Any tricks to getting away with too much inductance?

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I've got a speaker where I'd like to try a passive, baffle-step type of shelf filter very low, 180Hz to be exact. I knows there's other directions you might be tempted to take this discussion, but if everyone could please just take for granted that I want to try a shelf filter this low at speaker level here.. Consider it an experiment.

Now, the problem is that I only know of two ways to incorporate such a filter into the crossover, and they both start with a 2.5mH (or so) inductor in series (it's a 4Ω woofer). This creates a rather obvious problem with the woofer load, highlighted below. This graph shows measured woofer response, normalized filter response on measured load, and simulated filtered woofer response. The woofer response here is smoothed and gated, and not terribly accurate due to indoor limitations measuring LF, but the trend is valid to 100Hz, in order to show the step I'm trying to combat. The impedance is measured in a bass reflex enclosure, obviously.


Please disregard the blip at 110Hz (not to be confused with the larger ringing around 95Hz that this post is about). I can't recall if it was a noise issue I sometimes get with impedance measurements or if it was something going on with the cabinet at the time.

So, are there any sneaky ways of getting this shelf in a passive xover without being so messy?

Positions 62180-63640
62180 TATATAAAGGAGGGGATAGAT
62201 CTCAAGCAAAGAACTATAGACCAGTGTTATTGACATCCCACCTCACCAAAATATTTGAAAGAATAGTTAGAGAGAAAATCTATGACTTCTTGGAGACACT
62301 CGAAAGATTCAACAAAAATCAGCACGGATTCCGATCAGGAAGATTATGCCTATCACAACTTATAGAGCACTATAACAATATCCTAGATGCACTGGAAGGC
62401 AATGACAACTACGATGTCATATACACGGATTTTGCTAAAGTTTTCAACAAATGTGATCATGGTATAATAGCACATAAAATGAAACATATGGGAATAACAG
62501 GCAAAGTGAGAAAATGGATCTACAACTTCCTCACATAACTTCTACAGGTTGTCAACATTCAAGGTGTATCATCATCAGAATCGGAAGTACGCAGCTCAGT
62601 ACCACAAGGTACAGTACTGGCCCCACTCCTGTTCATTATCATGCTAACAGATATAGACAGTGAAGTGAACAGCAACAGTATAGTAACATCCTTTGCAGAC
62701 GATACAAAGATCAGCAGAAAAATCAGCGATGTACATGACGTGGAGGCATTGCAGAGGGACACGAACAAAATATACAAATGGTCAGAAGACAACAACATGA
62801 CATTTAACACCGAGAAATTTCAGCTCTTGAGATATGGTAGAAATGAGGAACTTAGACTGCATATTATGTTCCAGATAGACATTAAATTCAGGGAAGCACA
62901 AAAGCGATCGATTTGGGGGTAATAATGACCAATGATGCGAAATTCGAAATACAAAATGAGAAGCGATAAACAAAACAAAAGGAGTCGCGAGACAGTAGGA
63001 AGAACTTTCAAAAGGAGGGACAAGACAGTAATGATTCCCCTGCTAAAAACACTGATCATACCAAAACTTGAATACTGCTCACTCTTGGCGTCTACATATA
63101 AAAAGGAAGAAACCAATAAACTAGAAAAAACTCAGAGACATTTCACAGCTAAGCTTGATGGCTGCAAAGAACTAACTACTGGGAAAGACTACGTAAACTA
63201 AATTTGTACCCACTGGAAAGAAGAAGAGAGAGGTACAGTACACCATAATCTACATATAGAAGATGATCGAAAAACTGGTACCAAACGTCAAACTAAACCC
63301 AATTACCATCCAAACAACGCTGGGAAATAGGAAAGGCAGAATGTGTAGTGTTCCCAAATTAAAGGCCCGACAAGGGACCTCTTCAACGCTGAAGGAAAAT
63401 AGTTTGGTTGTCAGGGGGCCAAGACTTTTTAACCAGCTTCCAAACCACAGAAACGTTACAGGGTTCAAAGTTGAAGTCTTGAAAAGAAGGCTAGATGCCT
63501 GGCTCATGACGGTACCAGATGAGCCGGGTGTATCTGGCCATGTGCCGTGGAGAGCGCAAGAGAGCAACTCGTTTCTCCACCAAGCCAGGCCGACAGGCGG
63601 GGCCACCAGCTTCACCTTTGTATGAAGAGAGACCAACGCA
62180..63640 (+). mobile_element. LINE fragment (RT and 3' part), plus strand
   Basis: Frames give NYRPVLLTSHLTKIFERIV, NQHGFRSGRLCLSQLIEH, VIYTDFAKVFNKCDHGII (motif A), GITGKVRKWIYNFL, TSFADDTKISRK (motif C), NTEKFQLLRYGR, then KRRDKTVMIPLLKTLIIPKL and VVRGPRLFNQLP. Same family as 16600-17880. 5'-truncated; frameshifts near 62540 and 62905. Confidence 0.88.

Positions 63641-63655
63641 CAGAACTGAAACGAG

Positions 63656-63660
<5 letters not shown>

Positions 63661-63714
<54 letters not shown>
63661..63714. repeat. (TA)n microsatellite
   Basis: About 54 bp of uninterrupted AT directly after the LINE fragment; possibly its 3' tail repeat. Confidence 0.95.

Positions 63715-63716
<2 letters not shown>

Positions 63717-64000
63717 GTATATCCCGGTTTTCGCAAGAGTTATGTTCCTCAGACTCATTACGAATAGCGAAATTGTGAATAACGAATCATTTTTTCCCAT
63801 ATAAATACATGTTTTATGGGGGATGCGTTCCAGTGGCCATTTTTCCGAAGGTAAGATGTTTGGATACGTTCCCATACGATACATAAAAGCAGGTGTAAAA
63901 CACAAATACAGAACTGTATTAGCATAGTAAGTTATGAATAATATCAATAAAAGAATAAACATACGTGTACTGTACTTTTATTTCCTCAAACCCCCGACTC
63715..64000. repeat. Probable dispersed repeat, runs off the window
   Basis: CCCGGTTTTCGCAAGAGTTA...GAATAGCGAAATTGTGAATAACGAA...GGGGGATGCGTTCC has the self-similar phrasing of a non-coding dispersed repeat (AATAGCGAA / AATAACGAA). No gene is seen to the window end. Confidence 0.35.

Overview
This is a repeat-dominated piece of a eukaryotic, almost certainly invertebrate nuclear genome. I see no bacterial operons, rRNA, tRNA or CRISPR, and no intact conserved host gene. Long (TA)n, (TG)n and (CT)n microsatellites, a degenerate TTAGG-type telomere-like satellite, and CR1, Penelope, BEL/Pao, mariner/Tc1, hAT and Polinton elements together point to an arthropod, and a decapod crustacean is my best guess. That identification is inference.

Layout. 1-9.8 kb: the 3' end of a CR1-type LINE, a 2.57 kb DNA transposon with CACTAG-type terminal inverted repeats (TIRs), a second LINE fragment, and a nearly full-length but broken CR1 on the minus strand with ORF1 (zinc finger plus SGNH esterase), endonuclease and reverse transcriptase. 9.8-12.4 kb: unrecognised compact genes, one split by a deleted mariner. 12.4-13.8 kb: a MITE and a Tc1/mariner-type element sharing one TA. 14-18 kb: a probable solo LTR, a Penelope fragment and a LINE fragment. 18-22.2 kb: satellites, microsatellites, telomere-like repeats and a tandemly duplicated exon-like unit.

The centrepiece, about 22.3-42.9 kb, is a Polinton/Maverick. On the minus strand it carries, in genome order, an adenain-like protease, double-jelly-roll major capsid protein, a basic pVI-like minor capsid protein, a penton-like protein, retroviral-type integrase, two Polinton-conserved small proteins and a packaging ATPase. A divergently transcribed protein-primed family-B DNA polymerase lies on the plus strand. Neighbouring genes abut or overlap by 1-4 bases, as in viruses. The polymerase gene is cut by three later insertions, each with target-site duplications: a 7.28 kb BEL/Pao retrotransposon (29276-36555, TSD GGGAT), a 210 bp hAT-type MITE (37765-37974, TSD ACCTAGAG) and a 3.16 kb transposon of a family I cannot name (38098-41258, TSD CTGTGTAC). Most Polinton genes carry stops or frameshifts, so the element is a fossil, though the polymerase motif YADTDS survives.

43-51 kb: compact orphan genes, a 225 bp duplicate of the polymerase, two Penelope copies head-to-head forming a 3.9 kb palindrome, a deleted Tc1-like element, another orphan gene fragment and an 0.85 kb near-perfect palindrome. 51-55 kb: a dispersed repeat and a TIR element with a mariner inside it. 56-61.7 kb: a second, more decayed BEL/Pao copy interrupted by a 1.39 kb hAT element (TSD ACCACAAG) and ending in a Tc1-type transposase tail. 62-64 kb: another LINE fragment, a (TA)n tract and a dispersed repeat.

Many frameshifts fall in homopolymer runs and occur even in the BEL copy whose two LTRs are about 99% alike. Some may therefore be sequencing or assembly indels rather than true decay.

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do it at line level
Yes, but this particular project is getting a full active line level and/or DSP crossover. I am doing a fully-passive speaker-level version as well, just because. If this particular part of it proves to be something that can't be included, so be it, but that's my question. :)

Higher inductor resistance ?
That would just make it worse. Some kind of resistive vent loading in the cabinet instead of bass reflex or sealed should help, but with this driver I'm pretty sure the result would negate any point to doing this in the first place... Not totally sure, I should probably look into that.
I designed a large tower speaker (Snell XA Reference) with the same challenge, low crossover and strong interaction with the upper impedance peak. No trick but to conjugate out the upper impedance peak. The bad news is that it will take a big inductor (in the RLC), good news is that it can be a lower gauge wire since you can use the DCR of the coil for most of the needed R.

David S
Joined 2008
Paid Member
That's what they say about these low frequency ones but they're fine. As the impedance isn't too high, and as Dave is suggesting you should be good with one made with fairly thin wire (depending on your power needs) which should offer cost and size advantages. You could even possibly use smaller inductors you have already and stack them, building up the resistance and giving an inductance bonus.
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